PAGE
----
Gilbert O'Sullivan Philharmonic Hall
Source: Liverpool Echo
Writer: Peter Grant
Date: 05 Nov 2007
A SELL-OUT crowd was a fine illustration of just how much affection the city has for gentle, multi-talented Irishman Gilbert O’Sullivan.
The star of the Cains Liverpool Irish Festival told the loyal fans that he had, on numerous occasions, tried to play Liverpool but venues had always been fully booked. So it’s been six years since he has performed here – there was a gig at Southport in between – and he was clearly happy to have made it back.
What a faultless two-and-a-half hour show, he gave – with material culled from his first recordings to his amazing catalogue of hits from the 70s onwards. His classics now sit ably alongside his newer material, including work from his latest album, "A Scruff At Heart." The first set featured Gilbert with a string quartet. An inspired idea.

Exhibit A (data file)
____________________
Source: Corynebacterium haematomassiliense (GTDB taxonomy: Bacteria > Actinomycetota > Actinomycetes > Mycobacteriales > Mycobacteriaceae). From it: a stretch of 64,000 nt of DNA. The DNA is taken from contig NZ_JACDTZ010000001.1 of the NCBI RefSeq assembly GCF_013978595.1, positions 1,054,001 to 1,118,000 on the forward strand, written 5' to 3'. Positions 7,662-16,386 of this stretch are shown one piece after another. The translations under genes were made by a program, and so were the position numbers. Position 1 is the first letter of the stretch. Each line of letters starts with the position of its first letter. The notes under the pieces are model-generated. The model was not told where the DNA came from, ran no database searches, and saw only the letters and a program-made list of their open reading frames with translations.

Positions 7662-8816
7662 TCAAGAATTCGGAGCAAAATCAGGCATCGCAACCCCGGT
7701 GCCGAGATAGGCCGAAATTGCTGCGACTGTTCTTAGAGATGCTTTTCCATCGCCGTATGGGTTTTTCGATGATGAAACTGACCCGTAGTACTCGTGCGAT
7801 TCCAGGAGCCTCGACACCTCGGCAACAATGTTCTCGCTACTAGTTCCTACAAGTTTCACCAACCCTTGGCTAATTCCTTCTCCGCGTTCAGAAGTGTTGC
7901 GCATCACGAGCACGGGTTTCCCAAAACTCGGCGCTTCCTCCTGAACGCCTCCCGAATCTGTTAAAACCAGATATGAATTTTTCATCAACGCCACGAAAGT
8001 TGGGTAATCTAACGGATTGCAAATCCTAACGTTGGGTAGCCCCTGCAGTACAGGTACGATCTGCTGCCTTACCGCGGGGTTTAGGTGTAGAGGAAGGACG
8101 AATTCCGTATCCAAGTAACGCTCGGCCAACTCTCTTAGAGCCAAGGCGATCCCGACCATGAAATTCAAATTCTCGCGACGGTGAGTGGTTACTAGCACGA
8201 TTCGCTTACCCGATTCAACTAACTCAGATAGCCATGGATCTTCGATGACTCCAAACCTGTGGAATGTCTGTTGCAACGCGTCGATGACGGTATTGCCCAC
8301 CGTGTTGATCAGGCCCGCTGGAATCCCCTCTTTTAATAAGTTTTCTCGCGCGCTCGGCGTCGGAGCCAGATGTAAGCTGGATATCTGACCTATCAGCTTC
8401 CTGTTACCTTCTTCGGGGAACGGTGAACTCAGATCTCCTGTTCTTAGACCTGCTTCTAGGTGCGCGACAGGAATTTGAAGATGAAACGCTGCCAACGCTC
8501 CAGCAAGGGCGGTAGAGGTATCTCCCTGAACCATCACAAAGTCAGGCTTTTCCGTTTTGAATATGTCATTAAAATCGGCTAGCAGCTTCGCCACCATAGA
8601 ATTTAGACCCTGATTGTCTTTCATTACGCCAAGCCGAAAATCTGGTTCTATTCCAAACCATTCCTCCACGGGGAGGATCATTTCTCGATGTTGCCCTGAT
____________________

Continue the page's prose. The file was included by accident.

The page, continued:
A backdrop video played early images of the Waterford-born, singer-songwriter who first appeared on the scene wearing a cloth cap and hobnail boots. That urchin appearance made him stand out, so much so that John Peel encouraged him because he was different.
Peel’s fellow Liverpudlian, Kenny Everett, loved O’Sullivan’s work, too. Now, in 2007, his hits – from "Nothing Rhymed" to We Will to the beautiful "Clair" – still receive rapturous applause After the interval his band joined him, along with the tour’s musical director Michael Parker and two female vocalists. And there was the return of the exquisite string quartet.
Gilbert told many anecdotes and explained how he came to write his songs. He did a Fats Domino blues-style number and a reggae version of "Why Oh Why Oh Why." The hit "Happiness Is Me And You", played with just an acoustic guitar accompaniment, was sublime.
His new album is full of his trademark puns and there are rockers as well as sensitive ballads. The thought-provoking song, "Taking Sides", is a prime example of his gift for not only melody, but lyrics.
The hits kept on coming from "Ooh-Wakka Doo Wakka Day" to "No Matter How I Try" and "Matrimony." "Alone Again (Naturally)" was followed by a thumping, rocking version of "Get Down" with Gilbert jumping on top of the piano. He is a brilliant craftsman.
Thanks Pat Currie